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Post-Interview Interview Etiquettes: Follow-Up and Thank You Note

You aced the Interview, or, at least, you think you did….

Now comes the part where most candidates fumble – the follow-up. Yes, we’re talking about those often-overlooked post-interview etiquettes. The follow-up and thank you notes can be your secret weapon in securing that dream job.

But fret not; we’re here to guide you through that step between you and that corner office with the water dispenser.

Happy Monday streetsquad! Wrong timing, you might assume but I’ve heard your unspoken thoughts and since I want to be on Santa’s good books this year, I can’t ignore them.

You’ve spent an hour (or more) charming your potential employer. The last thing you want is to vanish into thin air like a Houdini wannabe. No, no, no. This is where you need to channel your inner Sherlock Holmes and follow up.

We’ve all been there. You walk out of the interview feeling like you just made a new best friend, then…crickets. Did you accidentally explain your cryptocurrency collection in detail? Did you just admit you’re 007? The James bond!!


The follow-up email

This is your lifeline, a chance to show continued interest and remind them you’re not just another resume in the pile (unless it’s a really cool, eye-catching pile, that is).

Now, don’t Ghost!

Timing is Everything. First things first, timing is crucial. Wait, but not too long. Send your follow-up email within 24 to 48 hours post-interview. Any sooner and you might come off as desperate; any later and you risk being forgotten like that New Year’s resolution to hit the gym daily(guilty as charged).

Here’s the catch: Aim for a thank you email within 24 hours of the interview. This shows you’re prompt, professional, and haven’t spent the last day celebrating with an interview victory shawarma (no judgment there, though).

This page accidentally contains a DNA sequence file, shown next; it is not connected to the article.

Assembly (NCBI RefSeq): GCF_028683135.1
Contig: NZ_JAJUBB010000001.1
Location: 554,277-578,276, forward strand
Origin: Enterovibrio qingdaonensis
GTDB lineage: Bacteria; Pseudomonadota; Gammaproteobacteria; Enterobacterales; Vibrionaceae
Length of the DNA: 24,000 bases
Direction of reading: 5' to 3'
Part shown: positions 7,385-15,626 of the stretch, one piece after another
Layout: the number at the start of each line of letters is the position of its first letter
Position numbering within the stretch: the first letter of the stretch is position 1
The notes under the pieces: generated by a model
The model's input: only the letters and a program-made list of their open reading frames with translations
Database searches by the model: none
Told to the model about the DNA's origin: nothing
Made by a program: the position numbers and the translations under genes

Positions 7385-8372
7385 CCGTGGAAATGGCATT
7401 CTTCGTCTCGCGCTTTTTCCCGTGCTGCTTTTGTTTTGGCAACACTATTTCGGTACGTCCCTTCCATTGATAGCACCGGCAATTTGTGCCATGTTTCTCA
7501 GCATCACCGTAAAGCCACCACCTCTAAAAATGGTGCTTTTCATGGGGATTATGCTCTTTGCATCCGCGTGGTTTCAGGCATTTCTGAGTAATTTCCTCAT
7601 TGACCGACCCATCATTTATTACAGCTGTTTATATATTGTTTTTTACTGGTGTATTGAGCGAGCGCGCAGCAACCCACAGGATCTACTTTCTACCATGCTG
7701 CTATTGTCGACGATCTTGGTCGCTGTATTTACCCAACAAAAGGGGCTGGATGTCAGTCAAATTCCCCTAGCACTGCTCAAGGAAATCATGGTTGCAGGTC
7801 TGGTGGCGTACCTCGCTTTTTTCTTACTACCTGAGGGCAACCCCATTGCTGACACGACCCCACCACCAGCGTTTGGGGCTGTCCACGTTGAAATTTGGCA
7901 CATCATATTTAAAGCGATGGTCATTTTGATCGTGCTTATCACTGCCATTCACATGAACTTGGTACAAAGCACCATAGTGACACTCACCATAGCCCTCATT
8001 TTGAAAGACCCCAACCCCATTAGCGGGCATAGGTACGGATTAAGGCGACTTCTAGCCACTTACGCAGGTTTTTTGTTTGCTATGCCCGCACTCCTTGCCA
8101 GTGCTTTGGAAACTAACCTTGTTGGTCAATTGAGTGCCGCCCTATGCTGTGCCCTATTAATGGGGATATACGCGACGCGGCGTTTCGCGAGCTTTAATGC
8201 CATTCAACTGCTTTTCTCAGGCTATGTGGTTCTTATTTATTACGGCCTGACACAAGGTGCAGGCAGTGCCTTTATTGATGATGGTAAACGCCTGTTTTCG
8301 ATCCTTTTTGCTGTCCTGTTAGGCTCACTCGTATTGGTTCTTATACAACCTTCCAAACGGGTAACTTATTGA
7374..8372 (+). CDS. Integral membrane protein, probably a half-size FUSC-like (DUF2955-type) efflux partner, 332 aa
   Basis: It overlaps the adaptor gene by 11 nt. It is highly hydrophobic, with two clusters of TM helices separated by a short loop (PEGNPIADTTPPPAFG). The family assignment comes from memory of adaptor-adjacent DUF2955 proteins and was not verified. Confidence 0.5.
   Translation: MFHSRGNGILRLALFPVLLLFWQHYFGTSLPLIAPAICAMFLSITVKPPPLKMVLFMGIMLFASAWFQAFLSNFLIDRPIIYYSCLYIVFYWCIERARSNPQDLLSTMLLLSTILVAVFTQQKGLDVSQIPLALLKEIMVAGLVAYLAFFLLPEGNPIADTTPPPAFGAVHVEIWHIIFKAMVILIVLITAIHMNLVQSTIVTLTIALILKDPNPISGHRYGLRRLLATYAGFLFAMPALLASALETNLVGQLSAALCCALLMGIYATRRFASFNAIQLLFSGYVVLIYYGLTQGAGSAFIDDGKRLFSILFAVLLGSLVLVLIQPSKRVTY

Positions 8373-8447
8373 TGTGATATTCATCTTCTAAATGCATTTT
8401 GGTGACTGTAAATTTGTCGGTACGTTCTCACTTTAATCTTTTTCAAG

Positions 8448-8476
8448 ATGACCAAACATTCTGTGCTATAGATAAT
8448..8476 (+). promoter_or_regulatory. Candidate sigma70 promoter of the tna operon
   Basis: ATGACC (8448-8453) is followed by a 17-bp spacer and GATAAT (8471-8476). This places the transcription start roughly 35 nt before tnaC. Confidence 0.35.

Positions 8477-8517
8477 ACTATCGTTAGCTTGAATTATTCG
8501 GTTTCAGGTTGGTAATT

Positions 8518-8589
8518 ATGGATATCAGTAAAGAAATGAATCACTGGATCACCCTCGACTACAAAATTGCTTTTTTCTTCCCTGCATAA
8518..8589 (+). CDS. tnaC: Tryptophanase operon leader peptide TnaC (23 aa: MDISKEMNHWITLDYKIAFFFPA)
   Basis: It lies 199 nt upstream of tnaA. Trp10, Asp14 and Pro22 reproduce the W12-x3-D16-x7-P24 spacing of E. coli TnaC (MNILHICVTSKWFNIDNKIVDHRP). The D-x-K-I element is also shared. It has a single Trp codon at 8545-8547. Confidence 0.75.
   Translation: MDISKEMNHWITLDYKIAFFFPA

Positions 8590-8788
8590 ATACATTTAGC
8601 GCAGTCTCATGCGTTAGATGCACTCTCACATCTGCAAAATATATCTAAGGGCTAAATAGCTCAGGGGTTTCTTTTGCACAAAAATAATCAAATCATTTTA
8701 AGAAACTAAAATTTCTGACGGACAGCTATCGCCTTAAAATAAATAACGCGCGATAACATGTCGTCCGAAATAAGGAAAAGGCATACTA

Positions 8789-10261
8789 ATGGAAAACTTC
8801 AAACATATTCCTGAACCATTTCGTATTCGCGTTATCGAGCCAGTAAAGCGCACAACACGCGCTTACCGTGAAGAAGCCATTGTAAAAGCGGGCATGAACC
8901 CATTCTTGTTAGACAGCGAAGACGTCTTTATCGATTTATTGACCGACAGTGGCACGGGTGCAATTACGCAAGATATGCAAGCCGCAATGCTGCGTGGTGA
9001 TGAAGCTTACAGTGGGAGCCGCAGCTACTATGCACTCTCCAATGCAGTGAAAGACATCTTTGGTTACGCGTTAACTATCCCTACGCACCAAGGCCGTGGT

Keep it short and sweet – a paragraph or two will do. Thank the interviewer for their time, reiterate your enthusiasm for the position, and subtly highlight a specific talking point from the interview. Remember, Your follow-up email should be as smooth as butter.

Bonus tip: Don’t just copy-paste templates. Personalize it! Mention something specific from your interview to show that you were actually paying attention and not just daydreaming about your lunch plans with Celine Dion.Patience is a Virtue: After hitting send, sit back and relax. Or at least try to. Don’t pester them with follow-up emails every other day.

If you haven’t heard back in a week or so, it’s okay to send a gentle reminder. Just don’t go full stalker mode – nobody likes that.

Now, let’s talk about thank you notes.

Why Send a Thank You Note?

A thank you note isn’t just polite; it’s strategic. It shows your potential employer that you’re courteous, professional, and genuinely interested in the position. It’s your chance to reiterate why you’re the perfect fit without seeming like you’re trying too hard.

What to Include in your thank you note

Keep it short and sweet, but make it count. Nobody wants another generic “thanks” email gathering dust in someone’s inbox? Spice things up! Mention something unique you learned about the company’s culture or briefly mention something relevant that came to mind after the interview, but don’t overdo it.

Again, personalization is key!

Follow-Up and Thank You Note Faux Pas: What Not to Do

Now that you’ve got the basics down, let’s talk about some major no-nos.

Avoid Being Overly Casual

While it’s great to be personable, don’t cross the line into being overly familiar. Remember, you’re not emailing your BFF. Keep it professional.

Don’t Send a Generic Email

Sending a generic thank you or follow-up email is almost as bad as not sending one at all. Make an effort to tailor each email to the specific interviewer and company. Yes, it takes a bit more time, but it’s worth it.

Remember to proofread like a hawk, and address it to the correct person (triple-check that spelling!). Spelling mistakes and grammatical errors are the kiss of death. Proofread your emails. Then proofread them again. Maybe even have someone else take a look.

You don’t want to thank “Mr. Daniel ” when you interviewed with “Ms. Danielle”If you haven’t heard back after a reasonable timeframe (around a week or two), a polite follow-up email is okay.

This shows persistence and genuine interest, but remember, there’s a fine line between being persistent and being a nuisance.

Then the Final Follow-Up Email( the last one I promise )

Keep it light, keep it polite, and then, for your own sanity, let it go.


Mastering post-interview etiquettes like follow-ups and thank you notes can be the difference between landing the job and being just another name on the list. It’s about showing that you’re not just qualified but also considerate and proactive.

So, take a deep breath, get those fingers typing, and remember – a touch of personalization, and a bucket of patience can go a long way. Now, let that good home training work.

Best of luck!

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